The applicant asked the planning commission to postpone making a recommendation on the rezoning request until he could meet with the neighbors, who are concerned about the impact of the project on traffic and flooding.
That meeting is scheduled for 6:30 p.m. Monday at the Carolina Forest Recreation Center.
While a rezoning is necessary to accommodate this development, about 60 types of businesses are already allowed on much the land without any vote of council.
That property could also be converted into townhomes, though the zoning would limit such a project to 31 units. The zoning for the remainder of the property allows for single-family homes on 10,000-square-foot lots.
The site sits just past Carolina Forest High School. Nearby neighborhoods include Waterford Plantation, Clear Pond and Southcreek.
4. New homes, roadwork
The largest tract being considered for rezoning is a 301-acre site near the intersection of S.C. 31 and U.S. 501. A zoning change would help clear the way for a developer to build 63 townhouses and 214 single-family homes there.
The back half of the property holds significant wetlands, and 80 units are planned for land in the 500-year floodplain (an area with a .2% chance of flooding in a given year) while 60 would fall in the 100-year floodplain (a 1% chance of flooding in a given year), according to county records.
Planning commissioner Pam Dawson expressed concern about flooding during this week’s meeting.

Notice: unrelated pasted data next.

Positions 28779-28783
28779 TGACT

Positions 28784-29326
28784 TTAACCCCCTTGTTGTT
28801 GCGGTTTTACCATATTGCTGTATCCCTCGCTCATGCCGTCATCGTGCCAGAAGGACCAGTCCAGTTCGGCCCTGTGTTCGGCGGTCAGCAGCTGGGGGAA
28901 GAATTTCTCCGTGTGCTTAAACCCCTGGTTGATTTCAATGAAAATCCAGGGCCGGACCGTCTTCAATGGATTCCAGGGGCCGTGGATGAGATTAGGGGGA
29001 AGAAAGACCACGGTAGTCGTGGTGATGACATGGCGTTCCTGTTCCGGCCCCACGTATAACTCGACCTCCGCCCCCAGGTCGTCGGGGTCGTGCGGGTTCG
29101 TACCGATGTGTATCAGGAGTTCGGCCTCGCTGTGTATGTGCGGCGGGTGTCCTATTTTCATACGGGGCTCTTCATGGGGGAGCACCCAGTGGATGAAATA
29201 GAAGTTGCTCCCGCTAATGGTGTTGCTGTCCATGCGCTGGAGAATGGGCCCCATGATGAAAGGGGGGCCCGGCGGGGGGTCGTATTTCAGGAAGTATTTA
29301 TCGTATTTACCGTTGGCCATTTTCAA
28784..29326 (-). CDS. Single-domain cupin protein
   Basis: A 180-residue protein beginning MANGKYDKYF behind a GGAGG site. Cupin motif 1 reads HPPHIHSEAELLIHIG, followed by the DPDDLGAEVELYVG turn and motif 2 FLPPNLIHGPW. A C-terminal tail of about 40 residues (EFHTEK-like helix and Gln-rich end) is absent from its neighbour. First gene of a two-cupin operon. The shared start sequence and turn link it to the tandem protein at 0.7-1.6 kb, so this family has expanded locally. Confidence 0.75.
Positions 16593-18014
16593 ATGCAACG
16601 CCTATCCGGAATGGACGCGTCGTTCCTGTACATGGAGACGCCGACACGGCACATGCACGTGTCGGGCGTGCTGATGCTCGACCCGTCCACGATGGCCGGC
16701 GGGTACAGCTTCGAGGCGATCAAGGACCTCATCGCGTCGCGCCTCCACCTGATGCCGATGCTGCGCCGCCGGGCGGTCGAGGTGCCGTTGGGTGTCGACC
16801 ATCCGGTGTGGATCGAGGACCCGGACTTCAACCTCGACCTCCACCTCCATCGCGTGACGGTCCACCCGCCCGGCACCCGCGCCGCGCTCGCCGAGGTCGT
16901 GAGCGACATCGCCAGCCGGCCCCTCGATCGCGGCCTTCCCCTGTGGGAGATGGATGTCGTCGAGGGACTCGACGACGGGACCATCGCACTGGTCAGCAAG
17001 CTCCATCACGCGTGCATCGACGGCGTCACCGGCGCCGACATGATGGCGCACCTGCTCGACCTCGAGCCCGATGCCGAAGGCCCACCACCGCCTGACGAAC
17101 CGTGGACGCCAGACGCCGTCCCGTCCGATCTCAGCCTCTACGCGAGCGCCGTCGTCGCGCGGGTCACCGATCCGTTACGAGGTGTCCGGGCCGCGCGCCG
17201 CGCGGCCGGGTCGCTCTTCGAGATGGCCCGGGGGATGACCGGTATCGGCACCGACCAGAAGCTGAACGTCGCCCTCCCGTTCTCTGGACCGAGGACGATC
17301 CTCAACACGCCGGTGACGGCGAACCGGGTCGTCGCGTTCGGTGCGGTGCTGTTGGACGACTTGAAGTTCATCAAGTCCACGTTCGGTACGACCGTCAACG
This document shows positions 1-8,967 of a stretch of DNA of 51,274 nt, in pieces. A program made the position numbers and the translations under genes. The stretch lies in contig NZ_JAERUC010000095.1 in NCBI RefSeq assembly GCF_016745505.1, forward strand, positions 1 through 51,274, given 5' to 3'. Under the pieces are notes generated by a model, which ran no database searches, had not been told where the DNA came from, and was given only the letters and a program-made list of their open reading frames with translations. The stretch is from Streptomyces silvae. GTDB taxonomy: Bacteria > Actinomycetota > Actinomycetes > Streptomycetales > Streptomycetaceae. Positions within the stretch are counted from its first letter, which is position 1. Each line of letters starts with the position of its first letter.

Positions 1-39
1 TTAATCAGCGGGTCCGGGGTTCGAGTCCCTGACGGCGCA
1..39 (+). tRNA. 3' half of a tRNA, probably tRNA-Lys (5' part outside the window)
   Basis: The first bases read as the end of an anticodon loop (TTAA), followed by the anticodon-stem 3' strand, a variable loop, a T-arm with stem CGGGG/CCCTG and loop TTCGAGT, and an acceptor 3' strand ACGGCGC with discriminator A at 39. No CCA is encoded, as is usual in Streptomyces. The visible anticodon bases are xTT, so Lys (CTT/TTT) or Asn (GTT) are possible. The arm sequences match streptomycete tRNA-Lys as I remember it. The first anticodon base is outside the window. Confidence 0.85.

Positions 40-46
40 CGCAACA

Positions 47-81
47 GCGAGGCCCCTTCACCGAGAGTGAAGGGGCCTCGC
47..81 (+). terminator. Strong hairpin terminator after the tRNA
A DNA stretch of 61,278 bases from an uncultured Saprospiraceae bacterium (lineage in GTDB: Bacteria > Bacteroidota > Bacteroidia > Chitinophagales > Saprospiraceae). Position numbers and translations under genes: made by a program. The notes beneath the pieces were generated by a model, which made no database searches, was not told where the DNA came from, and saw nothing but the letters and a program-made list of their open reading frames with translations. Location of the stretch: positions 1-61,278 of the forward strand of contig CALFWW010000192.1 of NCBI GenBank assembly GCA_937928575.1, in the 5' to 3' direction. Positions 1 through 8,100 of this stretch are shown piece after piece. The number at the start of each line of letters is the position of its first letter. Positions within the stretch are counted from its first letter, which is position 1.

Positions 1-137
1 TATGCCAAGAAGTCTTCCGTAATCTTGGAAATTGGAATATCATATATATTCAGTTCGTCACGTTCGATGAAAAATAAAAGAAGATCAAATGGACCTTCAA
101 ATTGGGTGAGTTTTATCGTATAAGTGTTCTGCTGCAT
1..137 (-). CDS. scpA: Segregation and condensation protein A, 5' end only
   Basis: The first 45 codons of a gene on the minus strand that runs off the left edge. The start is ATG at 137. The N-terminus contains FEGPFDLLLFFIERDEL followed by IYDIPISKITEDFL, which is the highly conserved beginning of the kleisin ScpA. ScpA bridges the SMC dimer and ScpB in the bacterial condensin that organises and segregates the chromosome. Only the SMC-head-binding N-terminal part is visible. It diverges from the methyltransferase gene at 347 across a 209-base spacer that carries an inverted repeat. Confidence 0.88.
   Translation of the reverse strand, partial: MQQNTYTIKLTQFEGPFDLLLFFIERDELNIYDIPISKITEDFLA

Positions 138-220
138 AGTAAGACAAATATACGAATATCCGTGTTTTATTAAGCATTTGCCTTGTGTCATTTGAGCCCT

“I just don’t want to put anybody in harm’s way,” she said.
But both county staff and planning commissioners ultimately supported the project. They noted that most of this land did not see inundation during the flood from Hurricane Florence in 2018.
The developer also plans to improve some stormwater infrastructure to help a neighboring community and build a connection to Las Palmas Drive, the road that runs beside the Carolina Forest Krispy Kreme across U.S. 501 from the Tanger Outlets.
“Personally, I think it does a lot of good things,” said Steven Neeves, the planning commission chairman.
5. More development on S.C. 90
Nearly 45 acres of a tract on Old Highway 90 were recently rezoned to allow for 69 single-family lots. The developer is now asking the county to rezone the remaining land (about 55 acres) to clear the way for another 144 lots.
The project would include community gardens, sidewalks and open space. Felix Pitts with G3 Engineering, the firm representing the property owner, pointed out that the landowner has paid an impact fee for the extension of water and sewer service to the site, and that infrastructure should be finished by the fall.
Some residents in the S.C. 90 corridor worry about the rapid growth in that area, especially considering the main thoroughfare is a two-lane road.
“I’ve lived out here since 1984, and I can tell you that right now the builders are doing everything they can to get these houses built just as fast as they can,” said neighbor Amelia Wood. “In the last three or four years, the transformation out here in this neighborhood has been just phenomenal. The traffic is a lot heavier.”
Pitts noted that a traffic study would be required for the project.
“This is not high-density residential [development],” he said. “This is 10,000-square-foot lots and it’s supported by the comprehensive plan.”
The fears about S.C. 90 resonated with commissioner Jody Prince, who previously served on county council.
“Highway 90 is always of great concern to me,” he said. “I don’t know what we’re going to do here. But when I look at a development like this that’s 10,000 square feet [lots]. I mean, it’s basic. … We’re not doing crazy development.”
Staff and planning commission recommended that council approve the rezoning.